single judge could be cheating now and the public would never know it.
This only proved an all too clear intent of the current administration to
cover up the scandals rather than remove the crooks.
The second reason for me is that with the new "Code of Points system" the
fans are completely excluded from the judging process. It was fun for the
people watching TV to award their marks, to compare them with the ones
awarded by the judges, to criticize the judges and express their agreement
or disagreement. Now all this does not exist any longer. These points
assigned by the judges and appearing on the scoreboards have no meaning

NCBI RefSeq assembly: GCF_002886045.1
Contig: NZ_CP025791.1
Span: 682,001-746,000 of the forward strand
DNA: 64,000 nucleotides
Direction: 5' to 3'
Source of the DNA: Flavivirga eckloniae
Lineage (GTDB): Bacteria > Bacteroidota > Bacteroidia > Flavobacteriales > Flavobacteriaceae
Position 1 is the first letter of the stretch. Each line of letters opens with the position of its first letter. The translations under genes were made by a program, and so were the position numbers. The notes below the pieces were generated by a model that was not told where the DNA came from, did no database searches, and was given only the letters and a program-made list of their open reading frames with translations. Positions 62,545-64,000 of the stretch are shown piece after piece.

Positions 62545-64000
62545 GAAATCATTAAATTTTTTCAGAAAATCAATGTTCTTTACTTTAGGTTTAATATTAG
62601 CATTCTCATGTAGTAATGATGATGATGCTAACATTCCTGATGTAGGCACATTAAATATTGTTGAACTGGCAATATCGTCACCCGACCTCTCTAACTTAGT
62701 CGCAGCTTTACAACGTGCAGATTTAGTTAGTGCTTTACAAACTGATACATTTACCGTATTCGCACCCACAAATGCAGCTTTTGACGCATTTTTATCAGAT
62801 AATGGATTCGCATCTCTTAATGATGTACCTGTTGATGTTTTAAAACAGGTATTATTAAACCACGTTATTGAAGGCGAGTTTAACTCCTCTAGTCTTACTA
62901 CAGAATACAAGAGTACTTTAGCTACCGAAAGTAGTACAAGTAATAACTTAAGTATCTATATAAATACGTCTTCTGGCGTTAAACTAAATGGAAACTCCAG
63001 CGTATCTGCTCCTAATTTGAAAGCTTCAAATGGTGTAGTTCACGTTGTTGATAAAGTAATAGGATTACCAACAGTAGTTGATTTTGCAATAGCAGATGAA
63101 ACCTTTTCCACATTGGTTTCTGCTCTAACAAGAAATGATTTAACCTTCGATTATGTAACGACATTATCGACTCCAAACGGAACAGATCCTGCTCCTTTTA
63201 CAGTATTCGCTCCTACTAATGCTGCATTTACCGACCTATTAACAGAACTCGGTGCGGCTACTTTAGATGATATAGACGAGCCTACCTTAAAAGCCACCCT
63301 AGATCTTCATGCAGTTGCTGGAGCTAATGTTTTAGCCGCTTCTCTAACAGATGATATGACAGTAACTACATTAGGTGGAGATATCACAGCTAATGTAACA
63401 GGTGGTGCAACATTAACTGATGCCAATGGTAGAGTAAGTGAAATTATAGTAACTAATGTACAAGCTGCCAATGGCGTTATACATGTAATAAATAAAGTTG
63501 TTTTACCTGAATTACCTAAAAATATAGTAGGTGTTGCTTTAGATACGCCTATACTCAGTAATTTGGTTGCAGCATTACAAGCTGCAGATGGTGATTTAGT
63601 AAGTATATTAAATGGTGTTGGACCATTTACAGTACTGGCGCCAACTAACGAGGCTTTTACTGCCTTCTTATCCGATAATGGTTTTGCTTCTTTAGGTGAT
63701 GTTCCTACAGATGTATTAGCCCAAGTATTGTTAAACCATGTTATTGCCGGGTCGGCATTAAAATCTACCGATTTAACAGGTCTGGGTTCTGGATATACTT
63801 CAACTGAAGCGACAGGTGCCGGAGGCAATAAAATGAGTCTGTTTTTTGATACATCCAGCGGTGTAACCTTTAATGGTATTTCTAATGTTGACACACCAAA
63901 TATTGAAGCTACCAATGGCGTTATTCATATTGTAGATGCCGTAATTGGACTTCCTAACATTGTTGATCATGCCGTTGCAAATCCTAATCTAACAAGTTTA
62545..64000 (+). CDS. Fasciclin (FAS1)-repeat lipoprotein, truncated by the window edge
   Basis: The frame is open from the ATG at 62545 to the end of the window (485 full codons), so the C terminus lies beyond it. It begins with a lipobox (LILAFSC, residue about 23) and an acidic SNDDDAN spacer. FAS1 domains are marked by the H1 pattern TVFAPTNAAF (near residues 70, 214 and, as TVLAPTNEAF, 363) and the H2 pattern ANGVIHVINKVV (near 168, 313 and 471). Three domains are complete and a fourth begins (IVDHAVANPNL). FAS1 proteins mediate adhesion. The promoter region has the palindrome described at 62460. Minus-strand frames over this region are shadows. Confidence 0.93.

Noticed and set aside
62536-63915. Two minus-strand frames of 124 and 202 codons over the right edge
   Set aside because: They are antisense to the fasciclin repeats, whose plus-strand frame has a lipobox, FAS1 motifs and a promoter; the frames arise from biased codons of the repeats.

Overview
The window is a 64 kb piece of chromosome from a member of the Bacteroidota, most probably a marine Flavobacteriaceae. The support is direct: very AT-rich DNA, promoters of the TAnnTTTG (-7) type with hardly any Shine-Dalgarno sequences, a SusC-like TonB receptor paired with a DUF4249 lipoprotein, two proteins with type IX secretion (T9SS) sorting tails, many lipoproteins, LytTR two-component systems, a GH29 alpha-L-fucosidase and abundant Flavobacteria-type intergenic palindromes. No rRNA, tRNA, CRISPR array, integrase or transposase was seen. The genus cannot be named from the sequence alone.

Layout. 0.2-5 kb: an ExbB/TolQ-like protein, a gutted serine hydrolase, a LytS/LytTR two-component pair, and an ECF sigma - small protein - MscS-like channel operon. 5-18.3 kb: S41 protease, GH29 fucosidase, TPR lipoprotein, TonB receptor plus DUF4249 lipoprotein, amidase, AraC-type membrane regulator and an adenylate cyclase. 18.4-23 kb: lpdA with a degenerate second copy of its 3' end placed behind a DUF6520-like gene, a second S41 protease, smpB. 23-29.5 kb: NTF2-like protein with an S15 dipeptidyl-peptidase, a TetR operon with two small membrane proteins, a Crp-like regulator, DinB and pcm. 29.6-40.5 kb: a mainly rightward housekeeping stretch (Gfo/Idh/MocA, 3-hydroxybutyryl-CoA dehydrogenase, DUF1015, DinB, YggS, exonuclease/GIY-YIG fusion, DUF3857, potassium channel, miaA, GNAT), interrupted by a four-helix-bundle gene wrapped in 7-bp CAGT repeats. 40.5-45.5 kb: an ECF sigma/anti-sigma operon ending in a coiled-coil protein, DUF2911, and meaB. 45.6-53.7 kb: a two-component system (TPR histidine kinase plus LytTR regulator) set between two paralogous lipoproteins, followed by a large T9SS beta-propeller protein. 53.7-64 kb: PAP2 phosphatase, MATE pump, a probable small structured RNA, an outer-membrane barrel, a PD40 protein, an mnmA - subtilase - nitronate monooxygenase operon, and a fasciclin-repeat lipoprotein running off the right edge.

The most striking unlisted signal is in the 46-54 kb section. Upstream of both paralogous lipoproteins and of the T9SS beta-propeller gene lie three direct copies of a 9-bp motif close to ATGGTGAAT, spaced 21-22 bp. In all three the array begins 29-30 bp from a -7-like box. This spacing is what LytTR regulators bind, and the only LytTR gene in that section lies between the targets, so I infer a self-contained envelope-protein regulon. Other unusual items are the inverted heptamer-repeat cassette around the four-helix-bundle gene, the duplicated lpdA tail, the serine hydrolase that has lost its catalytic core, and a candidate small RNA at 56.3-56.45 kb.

for the majority of the spectators. Maybe they will become more
comprehensible in ten or more years. Meanwhile, what will happen with the
popularity of our sport has to be seen.
ISIO: If you could make any change to skating, what is the number one
thing you would do to attract fans back to the sport?
Bianchetti: To give credibility back to the sport by demonstrating a clear
intent to clean the house, preventing crooks to be included in the panels
of judges in any position.
ISIO: What is the number one thing you would do to make skating a better
sport for the competitors?
Bianchetti: Take away all the strings and limitations that have been
imposed by the NJS in the composition of the free programs. Creativity
always has been the propelling strength of our sport , what made each
program different, interesting and attractive to the judges and the fans.
We thank Mrs. Bianchetti for taking the time to provide us with her
thoughtful responses to our questions.
Copyright 2005 by George S. Rossano; reprinted with